WASHINGTON — The House ignored Obama administration objections Thursday and approved legislation aimed at helping stop electronic attacks on critical U.S. infrastructure and private companies.
On a bipartisan vote of 248-168, the GOP-controlled House backed the Cyber Intelligence Sharing and Protection Act, which would encourage companies and the federal government to share information collected on the Internet to prevent electronic attacks from cybercriminals, foreign governments and terrorists.
“This is the last bastion of things we need to do to protect this country,” Rep. Mike Rogers, R-Mich., chairman of the House Intelligence Committee, said after more than five hours of debate.
More than 10 years after the Sept. 11 terrorist attacks, proponents cast the bill as an initial step to deal with an evolving threat of the Internet age. The information sharing would be voluntary to avoid imposing new regulations on businesses, an imperative for Republicans.
The legislation would allow the government to relay cyber threat information to a company to prevent attacks from Russia or China. In the private sector, corporations could alert the government and provide data that could stop an attack intended to disrupt the country’s water supply or take down the banking system.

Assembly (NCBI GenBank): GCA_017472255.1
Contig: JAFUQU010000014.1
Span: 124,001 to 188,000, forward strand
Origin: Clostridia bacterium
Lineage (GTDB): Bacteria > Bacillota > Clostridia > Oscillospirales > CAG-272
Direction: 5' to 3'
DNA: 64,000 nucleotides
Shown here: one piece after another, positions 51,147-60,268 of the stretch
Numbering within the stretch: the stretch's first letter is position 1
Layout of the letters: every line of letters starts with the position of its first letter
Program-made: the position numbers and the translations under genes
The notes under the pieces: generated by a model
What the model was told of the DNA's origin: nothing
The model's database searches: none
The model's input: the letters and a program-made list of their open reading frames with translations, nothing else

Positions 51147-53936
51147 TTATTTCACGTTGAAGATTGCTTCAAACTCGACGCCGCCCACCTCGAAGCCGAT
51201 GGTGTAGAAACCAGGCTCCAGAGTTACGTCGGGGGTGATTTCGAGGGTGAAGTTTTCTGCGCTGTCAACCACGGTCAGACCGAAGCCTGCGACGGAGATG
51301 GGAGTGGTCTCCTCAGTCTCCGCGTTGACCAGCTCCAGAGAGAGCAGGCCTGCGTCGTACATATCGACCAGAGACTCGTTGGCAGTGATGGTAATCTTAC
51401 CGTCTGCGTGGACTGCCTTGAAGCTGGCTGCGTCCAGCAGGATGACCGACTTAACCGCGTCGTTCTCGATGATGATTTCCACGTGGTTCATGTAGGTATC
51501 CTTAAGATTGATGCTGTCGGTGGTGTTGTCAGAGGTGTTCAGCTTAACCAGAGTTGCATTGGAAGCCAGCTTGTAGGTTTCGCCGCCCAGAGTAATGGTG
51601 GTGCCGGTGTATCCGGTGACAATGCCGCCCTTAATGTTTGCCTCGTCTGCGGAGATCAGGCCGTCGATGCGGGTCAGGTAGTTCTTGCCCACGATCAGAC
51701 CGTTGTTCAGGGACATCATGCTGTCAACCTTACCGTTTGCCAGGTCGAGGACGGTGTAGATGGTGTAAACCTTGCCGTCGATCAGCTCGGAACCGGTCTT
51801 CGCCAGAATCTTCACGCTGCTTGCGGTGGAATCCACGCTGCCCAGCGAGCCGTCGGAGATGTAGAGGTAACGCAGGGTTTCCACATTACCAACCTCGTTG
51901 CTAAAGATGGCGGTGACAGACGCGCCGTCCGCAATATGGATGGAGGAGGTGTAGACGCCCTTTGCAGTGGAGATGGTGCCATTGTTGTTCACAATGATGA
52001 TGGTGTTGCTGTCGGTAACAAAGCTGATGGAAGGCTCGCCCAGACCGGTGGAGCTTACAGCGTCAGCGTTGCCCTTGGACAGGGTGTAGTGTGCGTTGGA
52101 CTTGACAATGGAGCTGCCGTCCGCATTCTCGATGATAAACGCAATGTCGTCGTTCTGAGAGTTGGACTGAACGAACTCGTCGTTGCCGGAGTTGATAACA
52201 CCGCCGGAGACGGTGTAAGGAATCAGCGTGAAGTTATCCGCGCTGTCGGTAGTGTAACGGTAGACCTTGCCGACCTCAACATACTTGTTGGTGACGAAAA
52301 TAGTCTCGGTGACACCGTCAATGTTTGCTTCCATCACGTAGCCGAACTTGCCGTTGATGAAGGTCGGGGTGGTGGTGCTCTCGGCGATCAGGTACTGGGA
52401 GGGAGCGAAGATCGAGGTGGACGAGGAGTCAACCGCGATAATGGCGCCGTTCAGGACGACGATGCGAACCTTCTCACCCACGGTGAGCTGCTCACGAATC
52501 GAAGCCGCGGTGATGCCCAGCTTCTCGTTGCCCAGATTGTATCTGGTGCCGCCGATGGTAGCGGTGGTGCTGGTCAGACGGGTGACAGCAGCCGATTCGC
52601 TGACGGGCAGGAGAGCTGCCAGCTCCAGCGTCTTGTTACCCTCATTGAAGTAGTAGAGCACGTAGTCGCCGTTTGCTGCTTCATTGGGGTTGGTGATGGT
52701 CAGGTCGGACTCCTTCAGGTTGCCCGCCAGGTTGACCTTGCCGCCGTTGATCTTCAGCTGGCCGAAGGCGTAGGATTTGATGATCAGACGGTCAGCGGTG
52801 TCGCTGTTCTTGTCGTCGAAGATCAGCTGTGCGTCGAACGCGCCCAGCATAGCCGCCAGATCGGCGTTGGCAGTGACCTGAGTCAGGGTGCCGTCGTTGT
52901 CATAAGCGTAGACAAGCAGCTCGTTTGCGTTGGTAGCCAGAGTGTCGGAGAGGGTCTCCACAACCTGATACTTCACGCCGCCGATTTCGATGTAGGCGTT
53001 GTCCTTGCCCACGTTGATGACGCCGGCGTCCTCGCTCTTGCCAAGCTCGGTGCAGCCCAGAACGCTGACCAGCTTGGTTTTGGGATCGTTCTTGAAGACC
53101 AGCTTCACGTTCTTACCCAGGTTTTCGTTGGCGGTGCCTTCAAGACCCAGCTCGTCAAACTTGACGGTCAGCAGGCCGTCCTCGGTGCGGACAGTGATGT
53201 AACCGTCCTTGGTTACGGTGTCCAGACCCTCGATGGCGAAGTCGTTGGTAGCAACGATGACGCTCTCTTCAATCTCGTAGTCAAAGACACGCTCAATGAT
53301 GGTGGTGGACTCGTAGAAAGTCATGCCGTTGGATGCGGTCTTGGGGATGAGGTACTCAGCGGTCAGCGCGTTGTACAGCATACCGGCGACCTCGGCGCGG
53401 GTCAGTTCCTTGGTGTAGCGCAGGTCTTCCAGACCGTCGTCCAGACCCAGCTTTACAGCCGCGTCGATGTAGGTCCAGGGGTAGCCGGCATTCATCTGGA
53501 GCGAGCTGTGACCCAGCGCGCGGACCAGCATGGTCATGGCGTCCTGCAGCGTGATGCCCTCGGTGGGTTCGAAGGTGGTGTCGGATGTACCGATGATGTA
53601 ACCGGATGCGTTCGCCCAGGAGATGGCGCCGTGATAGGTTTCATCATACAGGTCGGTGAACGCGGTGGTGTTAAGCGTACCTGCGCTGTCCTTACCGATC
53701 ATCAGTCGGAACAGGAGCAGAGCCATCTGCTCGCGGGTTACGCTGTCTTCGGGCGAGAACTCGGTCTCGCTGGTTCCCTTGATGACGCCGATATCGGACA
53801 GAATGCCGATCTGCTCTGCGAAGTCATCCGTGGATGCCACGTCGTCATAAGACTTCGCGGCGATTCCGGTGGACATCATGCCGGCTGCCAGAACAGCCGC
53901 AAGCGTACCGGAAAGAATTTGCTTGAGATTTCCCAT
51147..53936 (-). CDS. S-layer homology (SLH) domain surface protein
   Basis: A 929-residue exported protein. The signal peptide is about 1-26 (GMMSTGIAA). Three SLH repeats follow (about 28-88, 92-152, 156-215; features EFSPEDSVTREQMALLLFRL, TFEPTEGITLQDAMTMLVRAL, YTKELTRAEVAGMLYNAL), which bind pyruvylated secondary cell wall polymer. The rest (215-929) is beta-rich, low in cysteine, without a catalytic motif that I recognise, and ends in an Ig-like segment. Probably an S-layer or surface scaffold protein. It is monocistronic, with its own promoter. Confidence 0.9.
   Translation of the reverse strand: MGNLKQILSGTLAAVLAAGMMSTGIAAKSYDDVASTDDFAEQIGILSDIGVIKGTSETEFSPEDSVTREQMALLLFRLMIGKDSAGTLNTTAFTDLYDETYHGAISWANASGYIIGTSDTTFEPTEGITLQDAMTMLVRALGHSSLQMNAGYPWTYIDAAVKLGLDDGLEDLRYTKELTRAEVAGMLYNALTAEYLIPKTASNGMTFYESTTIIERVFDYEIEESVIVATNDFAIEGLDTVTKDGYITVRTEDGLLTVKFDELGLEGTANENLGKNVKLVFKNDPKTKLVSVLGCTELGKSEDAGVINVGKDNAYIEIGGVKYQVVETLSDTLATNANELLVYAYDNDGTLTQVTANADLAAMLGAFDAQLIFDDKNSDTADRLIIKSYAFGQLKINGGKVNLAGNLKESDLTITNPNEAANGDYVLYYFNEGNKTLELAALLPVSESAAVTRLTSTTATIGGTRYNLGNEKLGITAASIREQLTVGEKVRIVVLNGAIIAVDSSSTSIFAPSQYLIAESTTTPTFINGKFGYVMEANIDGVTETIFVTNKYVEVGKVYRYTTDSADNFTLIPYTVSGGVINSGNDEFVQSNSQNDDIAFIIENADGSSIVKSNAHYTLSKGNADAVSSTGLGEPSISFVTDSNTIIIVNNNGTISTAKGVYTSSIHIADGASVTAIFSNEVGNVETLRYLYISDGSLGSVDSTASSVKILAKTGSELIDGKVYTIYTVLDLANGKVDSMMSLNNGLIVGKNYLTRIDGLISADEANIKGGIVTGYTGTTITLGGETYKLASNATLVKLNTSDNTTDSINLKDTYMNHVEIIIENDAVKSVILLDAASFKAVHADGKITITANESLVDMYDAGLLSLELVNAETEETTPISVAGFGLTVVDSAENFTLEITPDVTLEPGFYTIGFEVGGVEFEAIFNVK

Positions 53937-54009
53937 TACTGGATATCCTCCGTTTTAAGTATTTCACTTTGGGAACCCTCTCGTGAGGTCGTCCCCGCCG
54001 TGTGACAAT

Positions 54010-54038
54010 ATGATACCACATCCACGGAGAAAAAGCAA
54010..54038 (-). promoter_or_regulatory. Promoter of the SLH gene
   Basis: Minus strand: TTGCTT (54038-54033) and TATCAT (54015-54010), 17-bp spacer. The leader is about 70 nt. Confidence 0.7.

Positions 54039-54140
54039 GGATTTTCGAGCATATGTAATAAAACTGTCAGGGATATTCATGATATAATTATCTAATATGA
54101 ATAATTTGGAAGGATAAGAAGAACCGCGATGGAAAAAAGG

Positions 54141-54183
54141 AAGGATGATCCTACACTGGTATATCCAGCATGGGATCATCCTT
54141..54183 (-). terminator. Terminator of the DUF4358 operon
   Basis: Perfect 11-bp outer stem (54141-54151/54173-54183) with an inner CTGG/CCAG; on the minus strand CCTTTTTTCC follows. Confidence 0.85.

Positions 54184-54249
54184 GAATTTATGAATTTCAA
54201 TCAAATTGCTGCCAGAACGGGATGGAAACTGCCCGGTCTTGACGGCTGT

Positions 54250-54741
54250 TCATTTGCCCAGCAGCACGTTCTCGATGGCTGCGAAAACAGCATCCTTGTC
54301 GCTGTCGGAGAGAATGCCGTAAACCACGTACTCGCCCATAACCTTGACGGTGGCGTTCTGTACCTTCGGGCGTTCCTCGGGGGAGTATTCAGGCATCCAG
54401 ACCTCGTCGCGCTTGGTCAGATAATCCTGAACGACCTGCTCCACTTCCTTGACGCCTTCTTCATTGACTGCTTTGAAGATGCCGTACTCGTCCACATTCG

The Obama administration has threatened a veto of the House bill, preferring a Senate measure that would give the Homeland Security Department the primary role in overseeing domestic cybersecurity and the authority to set security standards. That Senate bill remains stalled.
Faced with widespread privacy concerns, Rogers and Rep. C.A. “Dutch” Ruppersberger of Maryland, the Intelligence panel’s top Democrat, pulled together an amendment that limits the government’s use of threat information to five specific purposes: cybersecurity; investigation and prosecution of cybersecurity crimes; protection of individuals from death or serious bodily harm; protection of minors from child pornography; and the protection of national security.
The House passed the amendment, 410-3.
The White House, along with a coalition of liberal and conservative groups and some lawmakers, strongly opposed the measure, complaining that Americans’ privacy could be violated. They argued that companies could share an employee’s personal information with the government, data that could end up in the hands of officials from the National Security Agency or the Defense Department. They also challenged the bill’s liability waiver for private companies that disclose information, complaining that it was too broad.
“Once in government hands, this information can be used for undefined ‘national security’ purposes unrelated to cybersecurity,” a coalition that included the American Civil Liberties Union and former conservative Rep. Bob Barr, R-Ga., wrote lawmakers Thursday.